The Budget is the government’s chance to set out its economic plans and policies to Parliament.
Chancellor George Osborne instead used last week’s Budget to launch his campaign to become leader of the Conservative Party.
Far from presenting a viable economic plan for the future of the UK, this party political broadcast was all smoke and mirrors.
An expert in doublespeak, the Chancellor marketed his manifesto as a ‘Budget for working people’ even though it will leave working people worse off – according to the Institute for Fiscal Studies the announced cuts to tax credits could hit three million families to the tune of £1,000 on average.
Last week’s ‘Osborne Show’ was an attempt by this magpie Chancellor to claim the political centre ground by stealing policies from Labour. The Chancellor’s plans to abolish permanent non-dom tax status bore stark resemblance to those included in Labour’s last election manifesto.
I have long believed that we should help businesses to pay the Living Wage, but Osborne’s introduction of a so-called ‘National Living Wage’ is nothing of the sort.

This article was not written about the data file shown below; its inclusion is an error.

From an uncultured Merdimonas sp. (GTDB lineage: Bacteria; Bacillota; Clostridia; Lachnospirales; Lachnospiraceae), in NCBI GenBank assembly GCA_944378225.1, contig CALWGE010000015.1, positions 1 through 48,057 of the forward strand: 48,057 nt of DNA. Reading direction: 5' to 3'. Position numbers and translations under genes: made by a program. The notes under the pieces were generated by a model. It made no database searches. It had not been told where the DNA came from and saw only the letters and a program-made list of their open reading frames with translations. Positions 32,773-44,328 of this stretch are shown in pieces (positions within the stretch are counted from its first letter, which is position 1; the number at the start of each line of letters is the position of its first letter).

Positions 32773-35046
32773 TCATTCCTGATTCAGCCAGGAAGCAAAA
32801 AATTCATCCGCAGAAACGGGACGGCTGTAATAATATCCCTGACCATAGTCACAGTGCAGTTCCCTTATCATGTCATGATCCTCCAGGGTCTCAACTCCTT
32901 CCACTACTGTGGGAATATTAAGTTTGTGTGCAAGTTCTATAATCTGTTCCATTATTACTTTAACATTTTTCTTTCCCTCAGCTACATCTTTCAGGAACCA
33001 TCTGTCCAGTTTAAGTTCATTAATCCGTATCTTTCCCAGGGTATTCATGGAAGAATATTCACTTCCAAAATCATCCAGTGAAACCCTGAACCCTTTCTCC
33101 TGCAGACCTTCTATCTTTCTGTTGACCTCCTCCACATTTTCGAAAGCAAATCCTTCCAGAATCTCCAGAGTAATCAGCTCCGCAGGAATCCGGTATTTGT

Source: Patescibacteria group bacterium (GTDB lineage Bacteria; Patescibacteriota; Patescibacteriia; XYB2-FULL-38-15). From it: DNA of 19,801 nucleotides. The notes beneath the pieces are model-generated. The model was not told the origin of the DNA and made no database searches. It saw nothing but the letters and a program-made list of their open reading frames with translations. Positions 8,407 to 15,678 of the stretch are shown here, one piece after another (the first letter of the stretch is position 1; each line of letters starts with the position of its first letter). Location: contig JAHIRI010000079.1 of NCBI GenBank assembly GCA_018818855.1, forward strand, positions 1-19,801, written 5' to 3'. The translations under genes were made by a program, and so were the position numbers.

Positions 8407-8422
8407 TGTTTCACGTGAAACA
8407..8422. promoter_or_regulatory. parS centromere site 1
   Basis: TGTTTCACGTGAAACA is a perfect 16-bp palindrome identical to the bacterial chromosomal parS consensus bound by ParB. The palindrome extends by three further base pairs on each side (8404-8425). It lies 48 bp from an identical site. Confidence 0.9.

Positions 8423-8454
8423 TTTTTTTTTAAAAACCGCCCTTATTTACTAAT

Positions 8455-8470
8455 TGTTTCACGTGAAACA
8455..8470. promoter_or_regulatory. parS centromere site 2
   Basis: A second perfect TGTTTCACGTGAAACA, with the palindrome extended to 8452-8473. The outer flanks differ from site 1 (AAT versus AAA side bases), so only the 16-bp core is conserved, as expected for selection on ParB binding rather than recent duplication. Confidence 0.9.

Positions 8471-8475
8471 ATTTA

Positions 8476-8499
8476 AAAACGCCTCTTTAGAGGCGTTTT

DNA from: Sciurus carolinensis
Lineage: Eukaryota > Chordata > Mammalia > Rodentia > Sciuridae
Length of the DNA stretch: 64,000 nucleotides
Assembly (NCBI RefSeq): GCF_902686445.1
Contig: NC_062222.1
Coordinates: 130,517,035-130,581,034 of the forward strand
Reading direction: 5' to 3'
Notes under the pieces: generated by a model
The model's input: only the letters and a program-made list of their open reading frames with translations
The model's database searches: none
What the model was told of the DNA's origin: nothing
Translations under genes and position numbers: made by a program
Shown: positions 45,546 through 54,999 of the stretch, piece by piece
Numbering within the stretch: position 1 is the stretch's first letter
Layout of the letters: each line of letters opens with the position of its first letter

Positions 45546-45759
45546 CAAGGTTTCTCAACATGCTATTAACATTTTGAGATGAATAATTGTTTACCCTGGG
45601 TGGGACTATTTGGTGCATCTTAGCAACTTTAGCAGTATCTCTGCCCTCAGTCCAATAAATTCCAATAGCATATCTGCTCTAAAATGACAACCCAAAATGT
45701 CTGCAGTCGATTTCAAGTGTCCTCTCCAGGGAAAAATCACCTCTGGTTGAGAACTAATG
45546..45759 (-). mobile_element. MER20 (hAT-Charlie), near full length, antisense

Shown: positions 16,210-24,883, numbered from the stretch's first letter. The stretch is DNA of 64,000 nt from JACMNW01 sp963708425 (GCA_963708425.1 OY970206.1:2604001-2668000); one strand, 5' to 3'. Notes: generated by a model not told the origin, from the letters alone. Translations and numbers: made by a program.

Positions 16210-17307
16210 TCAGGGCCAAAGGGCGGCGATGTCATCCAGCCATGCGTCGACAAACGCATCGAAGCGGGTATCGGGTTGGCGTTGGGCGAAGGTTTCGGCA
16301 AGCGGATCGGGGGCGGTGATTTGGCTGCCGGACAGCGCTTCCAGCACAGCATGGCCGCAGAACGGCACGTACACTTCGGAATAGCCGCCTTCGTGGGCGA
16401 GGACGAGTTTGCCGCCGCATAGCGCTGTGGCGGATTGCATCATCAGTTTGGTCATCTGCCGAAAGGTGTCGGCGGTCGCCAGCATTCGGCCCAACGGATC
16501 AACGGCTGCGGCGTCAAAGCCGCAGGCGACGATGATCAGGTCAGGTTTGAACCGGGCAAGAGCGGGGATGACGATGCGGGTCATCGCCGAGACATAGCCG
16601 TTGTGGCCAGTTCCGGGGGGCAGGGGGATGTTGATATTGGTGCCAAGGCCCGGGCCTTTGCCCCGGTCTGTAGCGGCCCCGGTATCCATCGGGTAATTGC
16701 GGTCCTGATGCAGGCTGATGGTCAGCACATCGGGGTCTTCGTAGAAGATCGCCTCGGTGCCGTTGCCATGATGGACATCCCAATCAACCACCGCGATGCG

It is merely an increase in the minimum wage introduced by Labour (which the Tories opposed) that will leave families worse off when the changes to tax credits are taken into account.
And what did this Budget offer the North East? The region was not mentioned once, even when the Chancellor discussed his pet project for greater devolution to England’s cities and regions. This was no accident – it was a deliberate snub.
James Wharton, Minister for the so-called ‘Northern Powerhouse’, later confirmed that the Chancellor’s failure to mention the North East was a clear message to the region.
If we want additional powers we must accept devolution by diktat and agree to the government’s imposition of a directly-elected mayor without the guarantee of a fair funding deal for the region.
This is unacceptable. Local people have the right to raise concerns about whether a metro mayor is right for the region and should not tolerate such thinly veiled threats.
It is clear that there is a huge gap between what George Osborne said last week and what his Budget actually means. Unfortunately, working families in our area will end up paying the price.